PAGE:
I've known about this for a while, but thought it might be helpful to post for others. For instance, my AP made me a snowman and my husband hates that so I threw away every snowman looking or related ornament I have....(I copied and pasted this from somewhere else)
She (Spring) states that genuine forgiveness requires a "TRANSFER OF VIGILANCE." That is that the responsibility for being aware of the hurt shifts from the hurt person to the offender.
When someone experiences a trauma, their brain becomes more sensitized to the hurtful event and it's properties. For example, I hate snakes as a result of several terrifying experiences as a child. Unfortunately, throughout the years my brain has become hypersensitized to snakes. I now have a startle response when I stumble across a garden hose in the grass. In psychoneurology, this is called the "kindling effect."
After a hurt, the brain is like kindling wood--it only takes a small flame to ignite a big fire. Any sign of danger becomes the spark that lights up the brain by broadcasting "Danger! Danger! Danger!" Any event similar to the hurtful event triggers the alarm and the reactive behaviours!
With genuine forgiveness, the offender takes on the role of attending to the perceived or real danger. The offender becomes vigilant--on guard and protectively watching--to any way in which their hurt partner maybe reactive to any number of signals that remind them of the traumatic event.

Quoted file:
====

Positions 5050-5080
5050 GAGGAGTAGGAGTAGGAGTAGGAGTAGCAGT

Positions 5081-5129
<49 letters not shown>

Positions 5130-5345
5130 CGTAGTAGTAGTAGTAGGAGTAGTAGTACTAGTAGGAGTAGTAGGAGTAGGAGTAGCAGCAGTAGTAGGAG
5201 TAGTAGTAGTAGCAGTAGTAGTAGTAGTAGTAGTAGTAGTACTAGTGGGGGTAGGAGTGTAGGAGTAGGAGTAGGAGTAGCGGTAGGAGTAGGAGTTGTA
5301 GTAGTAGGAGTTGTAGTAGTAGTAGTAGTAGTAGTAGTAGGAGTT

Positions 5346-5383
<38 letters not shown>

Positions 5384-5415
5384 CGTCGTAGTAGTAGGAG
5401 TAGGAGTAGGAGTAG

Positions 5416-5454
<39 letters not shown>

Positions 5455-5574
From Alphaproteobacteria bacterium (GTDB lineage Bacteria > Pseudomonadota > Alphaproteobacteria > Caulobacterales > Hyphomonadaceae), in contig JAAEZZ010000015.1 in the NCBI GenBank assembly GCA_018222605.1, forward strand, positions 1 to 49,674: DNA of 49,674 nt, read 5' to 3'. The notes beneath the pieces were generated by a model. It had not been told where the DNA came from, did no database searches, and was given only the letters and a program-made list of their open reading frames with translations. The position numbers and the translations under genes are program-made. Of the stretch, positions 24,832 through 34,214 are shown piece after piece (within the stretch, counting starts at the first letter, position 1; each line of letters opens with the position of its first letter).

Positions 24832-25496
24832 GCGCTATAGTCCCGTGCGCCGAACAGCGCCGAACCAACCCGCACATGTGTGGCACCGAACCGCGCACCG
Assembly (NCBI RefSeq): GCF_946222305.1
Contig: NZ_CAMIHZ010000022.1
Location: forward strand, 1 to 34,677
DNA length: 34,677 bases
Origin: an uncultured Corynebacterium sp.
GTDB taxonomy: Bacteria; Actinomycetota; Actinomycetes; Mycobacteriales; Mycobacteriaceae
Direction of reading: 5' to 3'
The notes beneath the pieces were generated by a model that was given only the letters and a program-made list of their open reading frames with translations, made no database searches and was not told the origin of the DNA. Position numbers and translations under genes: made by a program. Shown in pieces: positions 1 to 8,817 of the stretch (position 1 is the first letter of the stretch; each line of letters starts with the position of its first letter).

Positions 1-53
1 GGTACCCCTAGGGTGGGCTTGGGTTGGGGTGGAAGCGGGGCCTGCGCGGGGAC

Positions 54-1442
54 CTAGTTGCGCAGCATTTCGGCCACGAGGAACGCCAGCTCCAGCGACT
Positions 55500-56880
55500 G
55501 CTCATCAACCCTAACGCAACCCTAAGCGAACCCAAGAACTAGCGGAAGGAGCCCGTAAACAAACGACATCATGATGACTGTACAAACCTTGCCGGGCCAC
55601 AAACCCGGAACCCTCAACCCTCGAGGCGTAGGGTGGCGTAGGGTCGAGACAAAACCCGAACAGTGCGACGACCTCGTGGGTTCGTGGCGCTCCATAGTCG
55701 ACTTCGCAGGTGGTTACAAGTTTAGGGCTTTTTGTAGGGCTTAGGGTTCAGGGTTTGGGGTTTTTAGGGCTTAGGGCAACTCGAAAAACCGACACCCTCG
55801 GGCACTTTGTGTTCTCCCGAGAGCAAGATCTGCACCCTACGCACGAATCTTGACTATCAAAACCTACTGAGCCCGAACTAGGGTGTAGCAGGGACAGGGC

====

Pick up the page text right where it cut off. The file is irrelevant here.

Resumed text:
For example, say you had an affair. Your partner discovered you and your lover went to Cuba together (rather than the business trip you said it was). You would imagine that any mention of Cuba (in a song, in a movie, on a billboard, etc.) would remind her of the affair.
Transfer of vigilance means rather than "hope she doesn't notice" or rather than denying or minimizing the event when she is upset, you take action. You inquire how she is feeling, apologize again for the hurt you caused, and ask her how you could make it better.
Rather than requiring her to be responsible for attending to her emotion (to not bother you with it, to calm down, to "get over it"), you would be the one to pay attention to her suffering and to hold yourself responsible for it. From there, healing will proceed much more quickly and there can be genuine repair to the hurt.
You might say, "Sweetheart, I notice you're quiet again and you seem sad/angry/hurt. I'm sorry that the movie we're watching is filmed in Cuba. That must hurt you all over again. I want you to know I am so very sorry for hurting you with the affair. It will never happen again. I want us to be together and to work this through. I want to earn your trust again and for your hurt to end. What can I do to make this better right now?"
[This message edited by rachelc at 10:04 AM, December 10th (Tuesday)]